So let's get busy with that prevention.
Things you can do to prevent bad stuff from happening to your eyes
What should you do? Well, not to beat a dead horse, but first and foremost you need to do your best to keep your blood sugar in control. If you think you are too busy to properly take care of your diabetes, I submit to you that being blind takes waaaaaaay more time than managing diabetes properly.
The next best thing you can do is to not let the fear of eye complications get your blood pressure up. Just like with the capillaries in your kidneys, the capillaries in your eyes are susceptible to damage from high sugar and from pressure. And as most people with diabetes have problems with blood pressure, you'll want to baby your baby blues by keeping tabs on your blood pressure. Keep the salt in your diet light and take your blood pressure meds if your doctor tells you to.
Anything else? Yep, surprisingly, many experts advise wearing sunglasses, especially if cataracts have started to develop. Apparently, this slows down the progression of the cataract and delays the need for surgery to replace the lenses in your eyeballs that nature gifted you with because while cataract surgery is routine in elders, in people with diabetes it greatly increases the risk of glaucoma! (Some days it feels like we just can't get a break, huh?)
Lastly, take a deep drag on that cigarette, because it's your last puff. Although the exact whys and wherefores aren't clear, clinical data strongly links smoking with an increase in eye trouble for people with diabetes. And hey, now that you are wearing sunglasses anyway, you don't need to smoke to look cool.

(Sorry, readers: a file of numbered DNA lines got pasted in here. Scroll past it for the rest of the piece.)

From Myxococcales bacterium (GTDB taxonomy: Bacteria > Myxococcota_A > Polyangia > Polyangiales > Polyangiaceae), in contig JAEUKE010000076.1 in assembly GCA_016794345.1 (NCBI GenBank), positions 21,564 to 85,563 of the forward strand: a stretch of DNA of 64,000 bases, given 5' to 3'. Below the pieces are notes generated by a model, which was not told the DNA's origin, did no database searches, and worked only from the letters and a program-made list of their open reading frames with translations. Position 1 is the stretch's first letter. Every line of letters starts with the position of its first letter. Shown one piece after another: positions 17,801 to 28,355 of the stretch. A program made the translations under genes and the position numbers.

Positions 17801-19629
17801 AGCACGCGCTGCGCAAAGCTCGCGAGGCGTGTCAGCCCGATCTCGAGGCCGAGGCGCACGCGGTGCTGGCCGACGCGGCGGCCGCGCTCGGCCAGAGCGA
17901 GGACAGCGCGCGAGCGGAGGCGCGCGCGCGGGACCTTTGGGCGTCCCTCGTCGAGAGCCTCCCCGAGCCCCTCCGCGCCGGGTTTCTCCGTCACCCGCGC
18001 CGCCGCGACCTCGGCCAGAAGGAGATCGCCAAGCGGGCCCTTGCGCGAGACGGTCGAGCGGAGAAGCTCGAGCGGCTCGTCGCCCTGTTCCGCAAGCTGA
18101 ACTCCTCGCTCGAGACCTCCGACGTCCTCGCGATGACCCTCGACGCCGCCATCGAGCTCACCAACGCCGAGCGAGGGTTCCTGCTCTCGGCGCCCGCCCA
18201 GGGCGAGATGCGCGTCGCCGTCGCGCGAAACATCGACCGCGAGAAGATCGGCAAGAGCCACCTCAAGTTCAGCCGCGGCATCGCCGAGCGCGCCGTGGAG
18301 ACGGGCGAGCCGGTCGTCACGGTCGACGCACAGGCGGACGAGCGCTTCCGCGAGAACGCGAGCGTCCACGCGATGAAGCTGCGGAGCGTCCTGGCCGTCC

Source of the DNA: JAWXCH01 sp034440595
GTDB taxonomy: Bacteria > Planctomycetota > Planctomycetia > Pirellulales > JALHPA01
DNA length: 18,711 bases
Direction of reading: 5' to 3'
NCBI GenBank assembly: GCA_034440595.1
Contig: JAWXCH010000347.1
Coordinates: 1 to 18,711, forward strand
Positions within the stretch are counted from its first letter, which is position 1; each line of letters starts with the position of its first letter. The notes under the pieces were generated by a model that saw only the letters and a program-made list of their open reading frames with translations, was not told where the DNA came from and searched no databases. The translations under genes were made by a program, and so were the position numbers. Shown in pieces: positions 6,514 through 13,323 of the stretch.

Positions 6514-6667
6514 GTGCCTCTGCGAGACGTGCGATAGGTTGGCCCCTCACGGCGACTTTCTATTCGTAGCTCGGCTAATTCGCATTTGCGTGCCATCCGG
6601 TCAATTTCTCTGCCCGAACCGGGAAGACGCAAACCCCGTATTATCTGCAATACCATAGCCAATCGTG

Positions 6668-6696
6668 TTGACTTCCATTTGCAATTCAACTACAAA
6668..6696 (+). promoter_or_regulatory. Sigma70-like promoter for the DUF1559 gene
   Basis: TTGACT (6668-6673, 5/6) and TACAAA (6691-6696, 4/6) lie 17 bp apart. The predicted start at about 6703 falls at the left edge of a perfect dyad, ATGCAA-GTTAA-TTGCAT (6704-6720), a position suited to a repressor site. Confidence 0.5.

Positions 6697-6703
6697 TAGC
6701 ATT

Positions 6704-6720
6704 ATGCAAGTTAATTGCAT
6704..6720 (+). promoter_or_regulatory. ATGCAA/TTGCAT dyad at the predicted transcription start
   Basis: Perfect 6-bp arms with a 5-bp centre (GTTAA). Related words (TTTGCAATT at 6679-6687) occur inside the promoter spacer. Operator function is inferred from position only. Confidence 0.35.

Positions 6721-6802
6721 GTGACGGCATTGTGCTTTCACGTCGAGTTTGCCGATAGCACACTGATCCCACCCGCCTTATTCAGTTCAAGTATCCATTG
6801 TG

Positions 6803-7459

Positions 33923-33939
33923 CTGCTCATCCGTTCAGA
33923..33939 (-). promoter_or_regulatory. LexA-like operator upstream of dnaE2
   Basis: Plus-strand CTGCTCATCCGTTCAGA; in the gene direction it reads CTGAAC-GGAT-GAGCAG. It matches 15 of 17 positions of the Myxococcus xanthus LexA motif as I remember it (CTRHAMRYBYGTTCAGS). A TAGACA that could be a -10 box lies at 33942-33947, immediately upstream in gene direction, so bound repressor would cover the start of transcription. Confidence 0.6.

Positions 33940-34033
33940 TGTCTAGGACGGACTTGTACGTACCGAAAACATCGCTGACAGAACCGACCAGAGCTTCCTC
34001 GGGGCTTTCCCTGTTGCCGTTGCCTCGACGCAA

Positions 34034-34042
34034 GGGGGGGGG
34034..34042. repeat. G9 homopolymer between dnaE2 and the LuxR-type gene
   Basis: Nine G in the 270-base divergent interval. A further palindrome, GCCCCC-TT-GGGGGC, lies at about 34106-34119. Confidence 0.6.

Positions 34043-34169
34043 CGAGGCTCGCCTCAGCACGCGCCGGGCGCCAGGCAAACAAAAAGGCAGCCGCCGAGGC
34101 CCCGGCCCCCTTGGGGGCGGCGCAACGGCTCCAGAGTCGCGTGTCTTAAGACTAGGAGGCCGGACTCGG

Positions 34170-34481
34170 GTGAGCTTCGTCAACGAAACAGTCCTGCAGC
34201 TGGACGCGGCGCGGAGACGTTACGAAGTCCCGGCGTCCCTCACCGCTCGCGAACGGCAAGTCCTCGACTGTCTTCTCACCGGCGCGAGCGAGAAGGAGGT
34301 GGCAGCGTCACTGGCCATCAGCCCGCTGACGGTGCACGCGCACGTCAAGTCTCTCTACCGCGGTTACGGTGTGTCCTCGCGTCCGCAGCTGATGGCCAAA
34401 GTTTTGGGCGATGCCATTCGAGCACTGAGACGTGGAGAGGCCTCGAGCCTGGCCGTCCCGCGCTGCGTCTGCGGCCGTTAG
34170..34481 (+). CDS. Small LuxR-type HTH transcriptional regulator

But what if it's too late?
Here's the rub when it comes to eye damage from elevated blood sugars: For most people, most of the damage comes before they even know they have diabetes. You can't realistically be expected to control your diabetes if you don't even know you have it. In point of fact, almost all type 2s have some level of eye damage at diagnosis, because the onset of type 2 is so slow and gradual that it's rarely detected early on.
This is why it's the Standard of Care to send the newly diagnosed type 2 out for a dilated eye exam before the ink is dry on the blood sugar-lowering prescriptions. Odds are the damage is there. The next step is to see how bad it is. In type 1s, eye exams are started five years after diagnosis. Why? Because eye damage is a train wreck in slow motion. It takes some time. Even if your blood sugar control is absolute crap, it will likely take five years for damage to show up. That said, we type 1s aren't getting a "pass" on eye trouble. In the long run, our numbers look worse.
The "good" news is that there's never been a better time to develop eye complications. We have "fixes" that range from meds, to lasers, to scalpels (in that order); but they all have one thing in common: The earlier the intervention, the more likely it will succeed.
Which brings us back to the annual (without fail) dilated eye exam. Each year's exam compares your eye health to the previous year. Any changes can be noted, and a plan put into place to deal with them. So the annual dilated eye exam is more than just good medicine. It's the most important thing you can do to continue to enjoy all the beauties of form, color and motion, made possible by light.
Wil Dubois is the author of four multi-award-winning books about diabetes. He is a PWD type 1, and is the diabetes coordinator for a rural non-profit clinic. Visit his blog, LifeAfterDX.
NOTE: The information is not intended to be a replacement or substitute for consultation with a qualified medical professional or for professional medical advice related to diabetes or another medical condition. Please contact your physician or medical professional with any questions and concerns about your medical condition.